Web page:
The New York Yankees washed the fledgling Chicago White Sox out of a rain-soaked Bronx on Labor Day, 9-1. After a one-hour, 53-minute delay at Yankee Stadium on Monday, the Bombers’ flood gates opened in an eight-run, seven-hit fourth inning.

The rout came behind the pitching strength of David Huff, who relieved Phil Hughes in the second inning with one out once the delay had ended. He went 5.2 innings—the longest relief outing of the lefty’s career—and surrendered just one earned run on five hits en route to picking up the victory. It was also just the third time this season that Huff had gone at least 3.0 innings.

The offensive barrage began with the Yankees leading 1-0 entering the bottom of the fourth. They batted around, sending 13 hitters to the plate. No Yankee left the ballpark, however, and a few of the hits during the rally didn’t even leave the infield.

They were beneficiaries of some odds and ends in the inning, including two deflected balls off the pitcher that bounced their way and, of course, defensive ineptitude.

Alex Rodriquez led the inning off with a double to right, sliding head-first into second. Next, Vernon Wells grounded one off of pitcher Dylan Alexrod’s glove and reached first. After Curtis Granderson walked to load the bases, Mark Reynolds lined one to third, but the ball trickled away from a diving Conor Gillaspie and Rodriguez came home to score the Yankees’ second run.

On the very next pitch, Austin Romine drilled a hanging slider to center, extending the lead to 4-0. Brett Gardner followed with a double of his own to score Reynolds from third, and Derek Jeter singled on the second ball to hit off of Alexrod, allowing Romine to come home on.

After a brief exhalation on a Robinson Cano pop-out, the red-hot Alfonso Soriano laced another double past Gillaspie at third and Gardner scored. Rodriguez was the 10th batter of the inning, and on a foul pop up through the silo behind home, catcher Josh Phegley added insult to injury when he failed to squeeze the potential second out of the inning.

Rodriguez ultimately walked after being granted a second life in the at-bat, loading the bases again. Alexrod was relieved, but the Sox were not. Adam Dunn fielded a Wells grounder at first, went for the force at second and promptly chucked the ball into left field, allowing two more runs to scamper home for a 9-0 lead.

The Yankees never allowed Chicago back within striking distance, convincingly taking the first of a three-game set—a series that takes place in the middle of their current 10-game homestand as they look to climb back into the AL East and postseason discussion.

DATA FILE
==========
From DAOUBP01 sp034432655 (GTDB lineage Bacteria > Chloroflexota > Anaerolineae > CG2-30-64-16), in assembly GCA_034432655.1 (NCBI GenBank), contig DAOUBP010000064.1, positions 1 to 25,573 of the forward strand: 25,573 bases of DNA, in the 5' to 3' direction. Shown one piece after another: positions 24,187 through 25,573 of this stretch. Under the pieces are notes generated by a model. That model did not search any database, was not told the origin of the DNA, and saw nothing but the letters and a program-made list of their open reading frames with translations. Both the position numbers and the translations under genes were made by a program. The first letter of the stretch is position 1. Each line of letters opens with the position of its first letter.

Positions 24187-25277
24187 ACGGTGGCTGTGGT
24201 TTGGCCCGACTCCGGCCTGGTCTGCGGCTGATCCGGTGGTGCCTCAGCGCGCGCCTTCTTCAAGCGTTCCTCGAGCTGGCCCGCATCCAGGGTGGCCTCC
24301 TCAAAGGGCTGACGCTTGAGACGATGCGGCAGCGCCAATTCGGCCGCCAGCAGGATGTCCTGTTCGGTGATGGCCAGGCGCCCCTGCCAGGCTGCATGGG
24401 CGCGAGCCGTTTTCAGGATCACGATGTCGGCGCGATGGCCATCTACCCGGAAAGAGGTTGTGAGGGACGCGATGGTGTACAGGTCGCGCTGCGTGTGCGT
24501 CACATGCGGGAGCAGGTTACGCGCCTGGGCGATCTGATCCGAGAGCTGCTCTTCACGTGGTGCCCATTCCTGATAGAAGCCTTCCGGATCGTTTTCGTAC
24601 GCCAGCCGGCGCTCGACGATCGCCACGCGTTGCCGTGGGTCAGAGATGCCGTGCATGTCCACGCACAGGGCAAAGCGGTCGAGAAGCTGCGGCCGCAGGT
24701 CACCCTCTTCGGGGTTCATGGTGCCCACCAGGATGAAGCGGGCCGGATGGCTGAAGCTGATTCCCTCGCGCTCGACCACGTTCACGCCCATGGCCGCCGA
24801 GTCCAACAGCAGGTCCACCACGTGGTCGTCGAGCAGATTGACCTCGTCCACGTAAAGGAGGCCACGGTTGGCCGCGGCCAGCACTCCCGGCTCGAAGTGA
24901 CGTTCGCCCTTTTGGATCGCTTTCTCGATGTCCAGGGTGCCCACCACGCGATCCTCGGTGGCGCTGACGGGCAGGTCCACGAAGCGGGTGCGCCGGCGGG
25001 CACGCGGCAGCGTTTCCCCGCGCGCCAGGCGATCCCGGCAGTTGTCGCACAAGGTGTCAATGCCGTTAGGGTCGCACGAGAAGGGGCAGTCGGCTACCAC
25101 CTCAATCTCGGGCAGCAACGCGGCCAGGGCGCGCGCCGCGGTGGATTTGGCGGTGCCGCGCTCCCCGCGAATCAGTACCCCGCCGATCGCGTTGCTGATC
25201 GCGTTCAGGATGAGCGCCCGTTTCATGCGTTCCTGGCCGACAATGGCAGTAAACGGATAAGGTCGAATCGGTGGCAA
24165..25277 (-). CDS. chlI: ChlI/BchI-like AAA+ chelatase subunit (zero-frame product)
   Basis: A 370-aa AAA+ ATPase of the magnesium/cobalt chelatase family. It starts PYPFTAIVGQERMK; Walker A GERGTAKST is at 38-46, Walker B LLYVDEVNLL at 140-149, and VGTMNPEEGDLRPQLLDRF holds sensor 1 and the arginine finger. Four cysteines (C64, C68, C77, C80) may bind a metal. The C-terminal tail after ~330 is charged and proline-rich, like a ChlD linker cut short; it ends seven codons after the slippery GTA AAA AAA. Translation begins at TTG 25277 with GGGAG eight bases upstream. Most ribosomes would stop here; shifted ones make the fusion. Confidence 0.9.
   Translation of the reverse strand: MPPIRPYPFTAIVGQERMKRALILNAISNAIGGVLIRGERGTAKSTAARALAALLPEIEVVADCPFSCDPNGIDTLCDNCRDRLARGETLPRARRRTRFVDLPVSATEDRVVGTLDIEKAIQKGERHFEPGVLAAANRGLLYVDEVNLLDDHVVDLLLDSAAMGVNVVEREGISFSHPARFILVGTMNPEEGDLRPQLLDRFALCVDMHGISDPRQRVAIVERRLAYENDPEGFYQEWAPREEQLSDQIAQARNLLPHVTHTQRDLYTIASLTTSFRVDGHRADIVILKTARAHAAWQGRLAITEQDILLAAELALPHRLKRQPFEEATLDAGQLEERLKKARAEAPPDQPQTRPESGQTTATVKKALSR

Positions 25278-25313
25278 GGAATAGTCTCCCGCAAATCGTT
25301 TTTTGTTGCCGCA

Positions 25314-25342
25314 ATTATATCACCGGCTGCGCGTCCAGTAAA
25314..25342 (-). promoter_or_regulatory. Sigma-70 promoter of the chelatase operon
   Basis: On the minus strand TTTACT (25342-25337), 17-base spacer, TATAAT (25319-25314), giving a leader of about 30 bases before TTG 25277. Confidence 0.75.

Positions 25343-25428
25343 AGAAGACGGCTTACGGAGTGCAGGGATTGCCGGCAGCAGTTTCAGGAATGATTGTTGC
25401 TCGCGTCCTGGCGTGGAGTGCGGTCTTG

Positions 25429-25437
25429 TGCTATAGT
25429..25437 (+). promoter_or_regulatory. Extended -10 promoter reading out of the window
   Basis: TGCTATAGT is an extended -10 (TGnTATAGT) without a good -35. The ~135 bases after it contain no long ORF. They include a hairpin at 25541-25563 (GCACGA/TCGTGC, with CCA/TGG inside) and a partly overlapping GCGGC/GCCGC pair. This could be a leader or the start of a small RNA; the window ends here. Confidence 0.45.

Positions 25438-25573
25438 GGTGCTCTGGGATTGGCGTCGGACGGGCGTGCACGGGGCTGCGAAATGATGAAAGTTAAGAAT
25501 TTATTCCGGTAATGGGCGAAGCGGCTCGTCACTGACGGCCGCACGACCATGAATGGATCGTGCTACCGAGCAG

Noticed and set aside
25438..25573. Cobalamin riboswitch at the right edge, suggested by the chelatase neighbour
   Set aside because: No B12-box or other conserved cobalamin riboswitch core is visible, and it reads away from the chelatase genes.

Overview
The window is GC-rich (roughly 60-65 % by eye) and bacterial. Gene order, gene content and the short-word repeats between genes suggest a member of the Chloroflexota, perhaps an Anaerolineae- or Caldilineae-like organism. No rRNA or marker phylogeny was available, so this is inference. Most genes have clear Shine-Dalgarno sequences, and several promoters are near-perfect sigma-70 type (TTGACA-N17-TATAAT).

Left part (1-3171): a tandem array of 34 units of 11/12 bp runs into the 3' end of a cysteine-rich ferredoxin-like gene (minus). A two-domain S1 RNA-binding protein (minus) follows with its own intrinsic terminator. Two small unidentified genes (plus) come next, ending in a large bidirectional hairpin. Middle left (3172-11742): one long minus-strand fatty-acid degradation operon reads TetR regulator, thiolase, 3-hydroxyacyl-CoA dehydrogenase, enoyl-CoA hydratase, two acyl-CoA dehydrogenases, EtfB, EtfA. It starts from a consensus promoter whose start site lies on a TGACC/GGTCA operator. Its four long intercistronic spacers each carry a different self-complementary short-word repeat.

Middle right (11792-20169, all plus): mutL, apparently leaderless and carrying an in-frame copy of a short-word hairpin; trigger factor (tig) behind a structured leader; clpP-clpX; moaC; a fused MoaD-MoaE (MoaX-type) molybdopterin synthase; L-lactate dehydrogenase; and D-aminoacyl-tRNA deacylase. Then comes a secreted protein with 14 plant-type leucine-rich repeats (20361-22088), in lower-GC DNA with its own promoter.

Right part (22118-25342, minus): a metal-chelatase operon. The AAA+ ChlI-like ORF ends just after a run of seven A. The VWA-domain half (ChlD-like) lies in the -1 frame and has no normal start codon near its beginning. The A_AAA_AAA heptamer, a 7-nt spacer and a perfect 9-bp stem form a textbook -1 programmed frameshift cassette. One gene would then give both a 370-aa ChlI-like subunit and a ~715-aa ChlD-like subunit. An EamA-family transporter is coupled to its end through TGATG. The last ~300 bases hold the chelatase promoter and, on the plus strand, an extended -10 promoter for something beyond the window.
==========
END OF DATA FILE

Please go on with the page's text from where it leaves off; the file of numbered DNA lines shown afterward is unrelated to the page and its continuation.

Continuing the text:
In the eighth inning, manager Joe Girardi gave catcher J.R. Murphy his Major League Baseball debut, allowing him to pinch-hit for Cano. To the wild excitement of his friends and family who were in attendance, the 22-year-old reached on an infield single. According to ESPN, Murphy represented the 52nd player utilized by the Yankees this season, which breaks a franchise record from both 2005 and 2008.  

With the Tampa Bay Rays set to play the Angels tonight in the only game yet to commence, a few games relevant to the Yankees’ postseason aspirations are in the books.

The Red Sox were shut out by the Tigers, the Orioles defeated the Indians and the Athletics beat the Rangers.

At this point, New York is a half game behind Baltimore and just three back of Tampa Bay for the second wild-card spot.

They play two more against the White Sox before back-to-back four-game series with Boston and Baltimore beginning this Thursday.

Although Boston still maintains a comfortable position atop the East, New York could cut the lead in half with a great weekend and a sustained outburst from the offense.

Dating back to a 14-7 victory August 13 in Anaheim, the Yankees—traditionally one of the league’s premier slugging teams (just not this season)—have shown sporadic glimpses of scoring ability. They have put up run totals of 11, 10, nine (twice), eight (twice) and seven, respectively.

This is undoubtedly the make-or-break juncture of baseball’s final month for the New York Yankees. 

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